Last year I conducted a workshop on Time Management for Busy Professionals. I had a checklist of 12 Reasons Why Time Management Is A Challenge that I asked the participants to prioritise with 1 being the least challenging and 10 being the most. I thought they would mark as 10 things like “I can’t say No”, or “I find it difficult to prioritise because everything is important”, or “I have too many meeting and I can’t get anything done”. But, no, it wasn’t any of those. What was marked No.10, overwhelmingly, was: “I have too many interruptions at work”.
As we discussed this, what came through was that not only did they not have any strategies for managing this, but interruptions triggered a whole lot of emotions in them that used up a lot of their energy. They feared to say anything to their colleagues who interrupted them. Alternatively they felt guilty when they were abrupt and annoyed with their colleagues. They felt they had to take their client’s phone calls and curb their frustration and be polite. They felt they had to answer emails when their computer “pinged”. In all, interruptions at work created great frustration.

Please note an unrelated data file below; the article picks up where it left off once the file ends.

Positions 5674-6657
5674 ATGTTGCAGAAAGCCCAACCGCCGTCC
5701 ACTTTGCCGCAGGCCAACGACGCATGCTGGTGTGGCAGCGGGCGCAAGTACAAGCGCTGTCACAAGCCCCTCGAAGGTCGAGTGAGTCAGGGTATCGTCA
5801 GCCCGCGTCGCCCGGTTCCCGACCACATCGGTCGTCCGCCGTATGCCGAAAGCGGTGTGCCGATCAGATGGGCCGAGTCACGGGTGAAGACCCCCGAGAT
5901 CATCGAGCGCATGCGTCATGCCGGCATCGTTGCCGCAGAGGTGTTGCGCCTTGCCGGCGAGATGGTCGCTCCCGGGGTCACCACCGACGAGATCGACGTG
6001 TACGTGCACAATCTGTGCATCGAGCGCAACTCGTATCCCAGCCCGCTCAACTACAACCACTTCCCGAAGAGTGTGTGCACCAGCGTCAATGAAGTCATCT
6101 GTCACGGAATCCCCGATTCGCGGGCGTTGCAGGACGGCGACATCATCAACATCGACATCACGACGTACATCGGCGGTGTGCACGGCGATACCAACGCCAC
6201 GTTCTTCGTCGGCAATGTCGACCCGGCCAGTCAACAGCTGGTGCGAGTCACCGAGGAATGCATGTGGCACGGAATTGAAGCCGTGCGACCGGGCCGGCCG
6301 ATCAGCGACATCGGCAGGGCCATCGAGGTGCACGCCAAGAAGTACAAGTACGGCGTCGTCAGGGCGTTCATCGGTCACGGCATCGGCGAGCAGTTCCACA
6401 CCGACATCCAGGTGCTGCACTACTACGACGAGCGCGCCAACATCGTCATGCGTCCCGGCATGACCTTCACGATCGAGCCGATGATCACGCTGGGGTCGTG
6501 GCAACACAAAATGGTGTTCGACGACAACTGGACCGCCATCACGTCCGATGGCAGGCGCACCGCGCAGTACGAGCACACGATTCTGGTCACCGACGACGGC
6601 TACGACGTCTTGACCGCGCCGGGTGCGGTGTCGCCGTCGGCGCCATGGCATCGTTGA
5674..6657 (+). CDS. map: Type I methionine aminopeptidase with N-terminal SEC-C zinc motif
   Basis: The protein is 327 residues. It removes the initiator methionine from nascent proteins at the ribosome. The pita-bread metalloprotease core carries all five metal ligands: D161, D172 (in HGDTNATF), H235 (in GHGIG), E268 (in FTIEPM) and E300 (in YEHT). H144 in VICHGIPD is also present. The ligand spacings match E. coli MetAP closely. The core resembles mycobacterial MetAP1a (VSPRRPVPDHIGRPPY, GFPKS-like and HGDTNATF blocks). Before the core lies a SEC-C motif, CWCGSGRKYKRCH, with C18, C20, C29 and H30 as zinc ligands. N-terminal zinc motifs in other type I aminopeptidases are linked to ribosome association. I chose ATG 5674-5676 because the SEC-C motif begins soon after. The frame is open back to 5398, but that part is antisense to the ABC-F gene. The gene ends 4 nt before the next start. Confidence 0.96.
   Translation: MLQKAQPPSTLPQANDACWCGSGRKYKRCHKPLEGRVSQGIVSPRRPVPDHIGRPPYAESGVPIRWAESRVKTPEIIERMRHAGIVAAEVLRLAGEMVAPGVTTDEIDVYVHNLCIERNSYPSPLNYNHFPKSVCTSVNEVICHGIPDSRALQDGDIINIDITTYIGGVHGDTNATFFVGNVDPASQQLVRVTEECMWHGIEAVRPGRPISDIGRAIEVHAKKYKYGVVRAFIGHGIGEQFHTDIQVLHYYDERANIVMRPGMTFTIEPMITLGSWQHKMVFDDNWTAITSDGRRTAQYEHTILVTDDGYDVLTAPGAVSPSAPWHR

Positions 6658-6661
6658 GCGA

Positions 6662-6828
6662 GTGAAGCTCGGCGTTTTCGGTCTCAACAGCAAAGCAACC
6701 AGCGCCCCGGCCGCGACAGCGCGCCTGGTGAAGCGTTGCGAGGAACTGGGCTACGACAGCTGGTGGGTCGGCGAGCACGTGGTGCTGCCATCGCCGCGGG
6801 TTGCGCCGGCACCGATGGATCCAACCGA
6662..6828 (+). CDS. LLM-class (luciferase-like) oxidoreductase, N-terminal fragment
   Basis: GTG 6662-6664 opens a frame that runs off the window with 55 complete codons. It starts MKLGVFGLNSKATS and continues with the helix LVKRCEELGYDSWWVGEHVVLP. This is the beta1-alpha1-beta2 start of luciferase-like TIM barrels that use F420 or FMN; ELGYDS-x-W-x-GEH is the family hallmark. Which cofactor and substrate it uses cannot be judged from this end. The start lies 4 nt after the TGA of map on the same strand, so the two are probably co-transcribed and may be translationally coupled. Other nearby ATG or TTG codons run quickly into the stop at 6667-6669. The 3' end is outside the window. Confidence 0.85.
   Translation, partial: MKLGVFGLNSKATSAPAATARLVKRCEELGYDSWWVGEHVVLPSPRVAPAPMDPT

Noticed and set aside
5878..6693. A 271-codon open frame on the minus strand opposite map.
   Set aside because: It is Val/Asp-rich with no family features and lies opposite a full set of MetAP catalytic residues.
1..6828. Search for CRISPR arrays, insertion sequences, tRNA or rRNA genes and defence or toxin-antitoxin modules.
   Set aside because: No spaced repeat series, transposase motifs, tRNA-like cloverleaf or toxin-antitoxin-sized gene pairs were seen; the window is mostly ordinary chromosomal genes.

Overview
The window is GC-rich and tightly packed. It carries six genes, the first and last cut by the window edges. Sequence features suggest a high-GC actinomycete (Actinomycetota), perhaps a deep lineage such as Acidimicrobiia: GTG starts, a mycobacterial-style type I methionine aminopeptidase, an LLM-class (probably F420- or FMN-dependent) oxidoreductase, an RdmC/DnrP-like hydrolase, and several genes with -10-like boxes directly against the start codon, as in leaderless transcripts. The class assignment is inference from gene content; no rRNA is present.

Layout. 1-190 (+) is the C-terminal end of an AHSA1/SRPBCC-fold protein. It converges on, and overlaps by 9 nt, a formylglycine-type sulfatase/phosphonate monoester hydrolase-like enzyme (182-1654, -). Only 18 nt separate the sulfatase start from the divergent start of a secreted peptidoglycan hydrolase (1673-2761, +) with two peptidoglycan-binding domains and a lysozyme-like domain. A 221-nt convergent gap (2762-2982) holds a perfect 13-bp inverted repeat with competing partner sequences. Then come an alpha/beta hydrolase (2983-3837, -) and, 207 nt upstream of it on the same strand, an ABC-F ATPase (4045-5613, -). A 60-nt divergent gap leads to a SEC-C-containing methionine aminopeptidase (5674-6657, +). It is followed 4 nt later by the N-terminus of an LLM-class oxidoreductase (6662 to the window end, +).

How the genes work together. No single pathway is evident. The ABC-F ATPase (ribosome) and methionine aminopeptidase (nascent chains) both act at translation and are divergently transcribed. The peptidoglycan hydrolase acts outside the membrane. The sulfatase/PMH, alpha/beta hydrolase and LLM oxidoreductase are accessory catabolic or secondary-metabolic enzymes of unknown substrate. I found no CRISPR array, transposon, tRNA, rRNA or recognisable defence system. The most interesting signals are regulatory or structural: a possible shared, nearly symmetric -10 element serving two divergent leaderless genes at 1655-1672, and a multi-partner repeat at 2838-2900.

This is why this article by Doug Conant is so important and helpful – Why Leaders Should Embrace Interruptions.
Doug is a highly regarded CEO globally, more recently known as the CEO that turned the Campbell Soup Company around, after which he resigned and set up his own leadership development company, Conant Leadership.
He consistently produces excellent inspiring reading and he is one of my preferred thought leaders.
He believes the dozens, and dozens of interruptions at work every day can be used to expand our influence and to build meaningful relationships with our colleagues and clients and that they can be used as learning experiences.
If after you have read this article, you want to know more about how he has done this, read his book – TouchPoints – Creating Powerful Leadership Connections in the Smallest of Moments.